The drought could return during the summer | News, Sports, Jobs

Parts of Maui County could experience severe drought and possibly extreme drought by the time the dry season ends in September, a weather official said Thursday.

The conditions are “doesn’t look good in terms of rain,” Kevin Kodama, a senior service hydrologist with the National Weather Service, said Thursday during a news conference that his main focus was on the hurricane season forecast.

He said the National Oceanic and Atmospheric Administration’s Climate Prediction Center forecasts below-average rainfall during the dry season, this month through September and into the wet season.

The greatest chance of severe drought and possibly extreme drought is in the leeward areas, especially Maui County and the island of Hawaii.

He added that the impacts are expected to be worst for agriculture without irrigation, areas with water systems that rely on surface water diversions like the Upcountry and West Maui, and residents that rely on rainwater harvesting.

“I would say that although (water) supplies may be adequate now, it wouldn’t hurt to start conserving to ensure adequate supplies later.”Kodama said in an email after the news conference.

While below-average dry-season rainfall isn’t typical of the summer months of an El Niño-onset year like this, it has happened in the past, Kodama said, pointing to the example of 2009, which was the ninth driest season in the state in 30 years.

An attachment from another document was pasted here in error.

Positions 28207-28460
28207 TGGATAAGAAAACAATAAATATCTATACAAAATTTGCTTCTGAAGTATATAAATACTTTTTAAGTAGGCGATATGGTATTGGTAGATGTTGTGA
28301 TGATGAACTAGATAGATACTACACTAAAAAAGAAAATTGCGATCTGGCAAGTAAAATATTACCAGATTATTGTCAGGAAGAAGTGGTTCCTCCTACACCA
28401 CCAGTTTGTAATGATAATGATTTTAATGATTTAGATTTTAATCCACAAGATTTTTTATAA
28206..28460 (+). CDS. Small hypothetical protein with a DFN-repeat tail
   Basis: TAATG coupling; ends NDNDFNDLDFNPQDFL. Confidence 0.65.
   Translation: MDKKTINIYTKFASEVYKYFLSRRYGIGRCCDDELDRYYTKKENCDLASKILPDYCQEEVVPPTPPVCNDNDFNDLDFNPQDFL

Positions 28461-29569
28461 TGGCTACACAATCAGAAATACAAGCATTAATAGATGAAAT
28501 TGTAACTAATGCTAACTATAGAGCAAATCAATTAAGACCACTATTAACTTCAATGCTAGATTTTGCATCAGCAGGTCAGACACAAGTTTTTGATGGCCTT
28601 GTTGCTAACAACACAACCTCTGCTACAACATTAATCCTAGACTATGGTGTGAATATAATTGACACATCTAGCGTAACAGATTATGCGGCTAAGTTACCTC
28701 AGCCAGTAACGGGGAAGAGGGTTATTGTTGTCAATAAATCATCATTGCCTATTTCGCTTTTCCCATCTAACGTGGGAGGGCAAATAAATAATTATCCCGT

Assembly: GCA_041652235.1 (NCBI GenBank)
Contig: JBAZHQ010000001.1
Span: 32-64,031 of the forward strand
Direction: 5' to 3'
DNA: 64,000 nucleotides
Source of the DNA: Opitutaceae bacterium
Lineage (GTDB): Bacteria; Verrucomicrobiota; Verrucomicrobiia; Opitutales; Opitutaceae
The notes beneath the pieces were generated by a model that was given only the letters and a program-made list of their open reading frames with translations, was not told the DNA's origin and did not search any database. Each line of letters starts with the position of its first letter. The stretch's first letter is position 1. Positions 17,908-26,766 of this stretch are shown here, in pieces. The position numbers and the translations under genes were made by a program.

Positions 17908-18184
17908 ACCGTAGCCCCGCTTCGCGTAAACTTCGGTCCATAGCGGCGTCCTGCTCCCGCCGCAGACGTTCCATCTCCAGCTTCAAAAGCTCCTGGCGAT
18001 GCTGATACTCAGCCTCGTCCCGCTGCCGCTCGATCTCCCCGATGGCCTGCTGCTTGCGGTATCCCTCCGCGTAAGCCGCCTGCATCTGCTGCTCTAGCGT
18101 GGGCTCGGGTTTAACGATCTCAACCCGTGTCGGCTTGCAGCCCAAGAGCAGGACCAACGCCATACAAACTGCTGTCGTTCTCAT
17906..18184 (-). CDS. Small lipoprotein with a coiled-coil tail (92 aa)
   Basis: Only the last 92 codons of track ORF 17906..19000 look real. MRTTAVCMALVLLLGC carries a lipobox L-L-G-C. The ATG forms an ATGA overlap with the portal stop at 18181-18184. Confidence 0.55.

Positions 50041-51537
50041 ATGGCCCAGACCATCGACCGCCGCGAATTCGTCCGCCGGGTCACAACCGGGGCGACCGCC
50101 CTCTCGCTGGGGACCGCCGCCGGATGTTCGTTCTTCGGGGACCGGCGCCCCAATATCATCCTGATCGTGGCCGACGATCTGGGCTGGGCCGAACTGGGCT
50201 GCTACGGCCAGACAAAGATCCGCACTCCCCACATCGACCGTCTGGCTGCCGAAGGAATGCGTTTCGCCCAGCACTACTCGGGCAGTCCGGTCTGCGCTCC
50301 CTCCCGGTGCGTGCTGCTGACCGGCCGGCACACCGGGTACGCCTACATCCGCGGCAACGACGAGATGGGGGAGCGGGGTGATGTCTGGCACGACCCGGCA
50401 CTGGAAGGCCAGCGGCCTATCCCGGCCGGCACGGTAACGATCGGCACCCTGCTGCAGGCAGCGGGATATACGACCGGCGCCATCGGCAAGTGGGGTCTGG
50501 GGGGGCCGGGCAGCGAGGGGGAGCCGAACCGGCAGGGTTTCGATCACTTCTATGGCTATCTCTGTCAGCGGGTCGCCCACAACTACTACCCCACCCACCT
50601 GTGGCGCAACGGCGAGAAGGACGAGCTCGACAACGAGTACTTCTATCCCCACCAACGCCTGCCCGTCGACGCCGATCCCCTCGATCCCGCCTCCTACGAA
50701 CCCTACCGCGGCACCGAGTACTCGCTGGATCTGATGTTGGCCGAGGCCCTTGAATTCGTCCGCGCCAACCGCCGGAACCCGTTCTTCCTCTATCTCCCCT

“The concern here is that if our dry season has below-average rainfall, we may not see any relief during the next wet season because El Niño will likely result in below-average rainfall in 2024 as well.”Kodama explained.

Because there were late rains during the just-ended rainy season, significant wildfire risk is expected to develop later than normal between late July and early August, Kodama said.

The rainy season from October 2022 to April 2023 began with severe or extreme drought in parts of all four counties throughout the state.

October and November saw a slow start to the rainy season with rainfall totals near or below average. There were wet conditions with cold fronts in mid-December and then it was dry from late December to mid-January.

But from February through April, there was near-above-average rainfall in many places, and by mid-February all drought in the state was eliminated.

Localized drought briefly returned to Maui and the island of Hawaii in April and early May.

On Thursday, the US Drought Monitor indicated that only the northern part of the island of Hawaii was experiencing “abnormally dry”conditions compared to the rest of the state.

During the rainy season, Maui County’s rainfall totals were mostly 90 to 120 percent of average.

The rain gauge at the Kahului airport recorded 13.96 inches of rain during the last rainy season, which was the 13th wettest.

The Molokai airport’s rain gauge recorded 25.68 inches of rain, which is the second-wettest on record, according to NOAA.

*Melissa Tanji can be reached at [email protected].

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